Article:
The aggregate of human nature will NEVER change, at least not in this mortal existence.

  • 6 Tom Debevoise   March 28, 2010 at 11:15 am

    Hi David,

    Do not forget to mention the OMG’s exam (www.omg.org/oceb):

    Yes certification is certinally just a datapoint. I will reiterate some comments I previously made. I like to quote Robert Beer, the great English Tibetian artist: “The difference between the accumulation of knowledge and wisdom may be enormous, ‘There are Learners and there are the learned; memory maketh one, philosophy the other‘. Knowledge is communicable, wisdom is not.” Dumas was responsible for the inner quotation.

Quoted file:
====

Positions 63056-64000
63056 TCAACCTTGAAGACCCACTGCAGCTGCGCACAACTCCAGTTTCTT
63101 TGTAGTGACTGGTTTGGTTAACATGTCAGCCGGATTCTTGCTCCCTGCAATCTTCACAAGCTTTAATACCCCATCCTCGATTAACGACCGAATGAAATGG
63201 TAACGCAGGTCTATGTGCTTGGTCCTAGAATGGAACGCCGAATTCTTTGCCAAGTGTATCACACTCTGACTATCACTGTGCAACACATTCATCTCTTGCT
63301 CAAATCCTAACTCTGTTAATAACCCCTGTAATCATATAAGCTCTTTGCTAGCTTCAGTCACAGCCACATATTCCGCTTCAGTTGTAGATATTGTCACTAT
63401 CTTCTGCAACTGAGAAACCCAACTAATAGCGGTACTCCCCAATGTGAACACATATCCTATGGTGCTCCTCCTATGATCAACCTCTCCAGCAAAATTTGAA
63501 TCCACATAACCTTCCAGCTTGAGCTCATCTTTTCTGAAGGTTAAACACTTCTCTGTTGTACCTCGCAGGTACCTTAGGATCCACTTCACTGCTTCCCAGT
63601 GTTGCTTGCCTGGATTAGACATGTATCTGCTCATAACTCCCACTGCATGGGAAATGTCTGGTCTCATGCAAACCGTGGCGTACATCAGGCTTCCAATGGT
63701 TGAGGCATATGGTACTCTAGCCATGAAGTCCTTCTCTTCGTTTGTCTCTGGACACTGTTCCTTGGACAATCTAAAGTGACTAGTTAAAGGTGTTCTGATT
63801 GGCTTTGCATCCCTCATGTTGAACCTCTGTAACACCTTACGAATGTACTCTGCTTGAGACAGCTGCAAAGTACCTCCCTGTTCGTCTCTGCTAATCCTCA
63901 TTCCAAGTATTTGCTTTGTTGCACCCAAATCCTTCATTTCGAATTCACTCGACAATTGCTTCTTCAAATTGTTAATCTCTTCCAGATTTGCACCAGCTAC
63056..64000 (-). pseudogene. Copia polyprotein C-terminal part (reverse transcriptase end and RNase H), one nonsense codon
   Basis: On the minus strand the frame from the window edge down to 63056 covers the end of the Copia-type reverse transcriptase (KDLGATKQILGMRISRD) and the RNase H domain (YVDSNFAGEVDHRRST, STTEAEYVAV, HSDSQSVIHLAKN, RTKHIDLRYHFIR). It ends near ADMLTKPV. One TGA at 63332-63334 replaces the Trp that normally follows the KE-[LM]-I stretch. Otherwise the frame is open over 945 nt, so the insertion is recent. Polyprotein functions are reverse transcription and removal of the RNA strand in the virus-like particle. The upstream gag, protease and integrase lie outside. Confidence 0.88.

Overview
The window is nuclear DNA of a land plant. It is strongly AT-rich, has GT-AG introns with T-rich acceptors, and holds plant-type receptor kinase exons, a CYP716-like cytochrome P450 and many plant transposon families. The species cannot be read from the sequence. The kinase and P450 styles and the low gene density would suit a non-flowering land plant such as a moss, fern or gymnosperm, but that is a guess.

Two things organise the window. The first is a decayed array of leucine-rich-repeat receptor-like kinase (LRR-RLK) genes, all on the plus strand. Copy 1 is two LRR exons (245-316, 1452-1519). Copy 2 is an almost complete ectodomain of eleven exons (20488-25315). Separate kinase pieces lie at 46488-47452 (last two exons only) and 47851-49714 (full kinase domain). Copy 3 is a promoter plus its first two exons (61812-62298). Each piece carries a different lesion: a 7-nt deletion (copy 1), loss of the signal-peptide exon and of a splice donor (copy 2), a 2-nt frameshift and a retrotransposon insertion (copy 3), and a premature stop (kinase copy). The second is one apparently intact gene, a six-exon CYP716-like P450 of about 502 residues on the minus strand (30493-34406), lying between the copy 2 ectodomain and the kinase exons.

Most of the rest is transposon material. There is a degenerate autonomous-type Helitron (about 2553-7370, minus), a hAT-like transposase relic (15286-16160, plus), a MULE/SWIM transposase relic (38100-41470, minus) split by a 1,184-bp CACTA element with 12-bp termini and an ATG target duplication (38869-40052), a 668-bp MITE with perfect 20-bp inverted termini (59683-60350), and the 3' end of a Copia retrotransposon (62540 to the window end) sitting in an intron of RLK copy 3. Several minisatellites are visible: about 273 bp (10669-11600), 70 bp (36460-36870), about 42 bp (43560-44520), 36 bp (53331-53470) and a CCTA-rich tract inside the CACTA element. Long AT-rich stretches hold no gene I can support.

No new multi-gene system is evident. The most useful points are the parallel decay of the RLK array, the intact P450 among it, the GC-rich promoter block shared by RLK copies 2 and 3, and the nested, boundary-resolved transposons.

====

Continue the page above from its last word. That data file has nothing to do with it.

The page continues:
The real value of BPM certification is that a good one should offer the best comprehensive review of the Business Process Management and Modeling literature and practices available today. To prepare for exam students will need to read study and retain an enormously valuable body of knowledge.

    The gap between learning and wisdom is not an excuse to forsake learning by any means. (Imagine a wise practioner that is not learned.) The idea that BPM certification will not lead to good Business Process Management is specious.

    The gap between learning and wisdom is not an excuse to forsake learning by any means. (Imagine a wise practioner that is not learned.) The idea that OCEB certification will not aid in good Business Process Management is specious.

    Tom

  • 7 eyad zamil   April 9, 2010 at 3:33 pm